Thursday 23 April, 10pm Eastern / Friday 24 April, 10am China
Interdisciplinarity lies at the heart of Duke Kunshan University’s innovative curriculum for the 21st century. Recently DKU appointed James Miller, Co-Director of the Humanities Research Center to be its first Associate Dean of Interdisciplinary Strategy. Join Professor Miller and students from the HumanSpace+ research group as they embark on a series of conversations with leading theorists and practitioners of interdisciplinarity in the world today to explore how interdisciplinarity is tied to innovation and future of knowledge.
The second conversation in this series is with Professor Evan Thompson from the University of British Columbia and focuses on the future of the mind. Evan Thompson is a writer and professor of philosophy at the University of British Columbia in Vancouver. He works on the nature of the mind, the self, and human experience. His work combines cognitive science, philosophy of mind, phenomenology, and cross-cultural philosophy, especially Asian philosophical traditions. He is the author of Waking, Dreaming, Being: Self and Consciousness in Neuroscience, Meditation, and Philosophy (Columbia University Press, 2015); Mind in Life: Biology, Phenomenology, and the Sciences of Mind (Harvard University Press, 2007); and Colour Vision: A Study in Cognitive Science and the Philosophy of Perception (Routledge Press, 1995). He is the co-author, with Francisco J. Varela and Eleanor Rosch, of The Embodied Mind: Cognitive Science and Human Experience (MIT Press, 1991, revised edition 2016). Evan is an Elected Fellow of the Royal Society of Canada.
During this conversation, we will learn from Professor Thompson’s experience working with neuroscientists, psychologists, philosophers and scholars of Asian religions in developing an understanding of the “embodied mind.” Professor Thompson has written critically about his experiences in his most recent book, Why I am Not a Buddhist, which raises a number of key questions that we will get to in further detail in the conversation.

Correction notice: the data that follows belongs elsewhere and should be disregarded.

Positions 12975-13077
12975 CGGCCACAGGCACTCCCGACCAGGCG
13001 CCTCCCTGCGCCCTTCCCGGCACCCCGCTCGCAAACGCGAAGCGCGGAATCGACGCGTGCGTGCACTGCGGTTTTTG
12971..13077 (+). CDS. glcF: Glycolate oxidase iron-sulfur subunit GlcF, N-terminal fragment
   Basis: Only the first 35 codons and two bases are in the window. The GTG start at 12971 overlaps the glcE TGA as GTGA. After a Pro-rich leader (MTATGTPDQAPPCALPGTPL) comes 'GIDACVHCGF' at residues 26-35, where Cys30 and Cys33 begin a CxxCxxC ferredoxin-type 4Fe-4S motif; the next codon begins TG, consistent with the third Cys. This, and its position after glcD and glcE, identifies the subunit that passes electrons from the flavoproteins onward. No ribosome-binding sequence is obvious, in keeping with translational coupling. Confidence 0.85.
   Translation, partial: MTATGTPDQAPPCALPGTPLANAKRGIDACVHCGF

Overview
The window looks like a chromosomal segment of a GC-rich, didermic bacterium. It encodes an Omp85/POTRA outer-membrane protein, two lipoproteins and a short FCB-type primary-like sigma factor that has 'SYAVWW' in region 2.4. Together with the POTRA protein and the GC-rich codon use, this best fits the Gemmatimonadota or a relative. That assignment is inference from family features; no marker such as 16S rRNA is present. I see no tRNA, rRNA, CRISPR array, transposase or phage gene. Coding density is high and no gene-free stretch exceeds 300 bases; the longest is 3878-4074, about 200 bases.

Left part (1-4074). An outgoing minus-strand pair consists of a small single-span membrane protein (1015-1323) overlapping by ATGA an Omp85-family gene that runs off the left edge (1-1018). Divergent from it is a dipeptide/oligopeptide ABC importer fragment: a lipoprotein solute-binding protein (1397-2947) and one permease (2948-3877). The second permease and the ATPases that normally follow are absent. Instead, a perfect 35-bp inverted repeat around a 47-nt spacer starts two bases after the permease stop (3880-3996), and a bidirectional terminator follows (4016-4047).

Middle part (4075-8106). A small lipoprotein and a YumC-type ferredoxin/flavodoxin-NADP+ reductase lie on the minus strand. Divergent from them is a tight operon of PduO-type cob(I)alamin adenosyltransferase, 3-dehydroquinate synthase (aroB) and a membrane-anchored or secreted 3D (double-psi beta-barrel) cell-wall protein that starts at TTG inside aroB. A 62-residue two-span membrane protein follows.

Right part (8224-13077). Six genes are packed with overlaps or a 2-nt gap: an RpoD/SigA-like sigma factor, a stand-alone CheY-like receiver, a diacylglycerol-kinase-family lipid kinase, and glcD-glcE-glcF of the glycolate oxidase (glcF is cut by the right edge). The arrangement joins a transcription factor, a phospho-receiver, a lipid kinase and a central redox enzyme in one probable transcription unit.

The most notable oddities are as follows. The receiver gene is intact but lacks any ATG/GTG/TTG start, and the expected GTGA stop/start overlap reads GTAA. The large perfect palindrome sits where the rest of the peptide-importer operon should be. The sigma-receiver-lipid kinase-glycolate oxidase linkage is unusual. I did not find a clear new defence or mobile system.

- What can we learn from the extensive dialogue between Buddhist practitioners and neuroscientists that can be applied more broadly to thinking about the limits and possibilities of interdisciplinary research?
- How can we build a bridge between science’s immense progress in our knowledge of facts to the deep pluralism of value systems that we find in the world’s cultures?
- Buddhism offers a critique of our “overconfident belief that science tells us how the world really is in itself apart from how we’re able to measure and act upon it.” What place should we give to see for metaphysical inquiry in the contemporary university?
- Professor Thompson has written that “Cosmopolitan thinkers move across different religious, scientific, philosophical, and artistic traditions and explore the presuppositions and commitments of those traditions.” Given that it is common to think of the sciences and the humanities as two “cultures” (to use the language of C. P. Snow) in what sense can we understand interdisciplinarity as a form of cosmopolitanism?
Grappling with these questions directly addresses DKU’s aspiration to be a leading global university in China that takes innovation in curriculum, pedagogy and research to heart.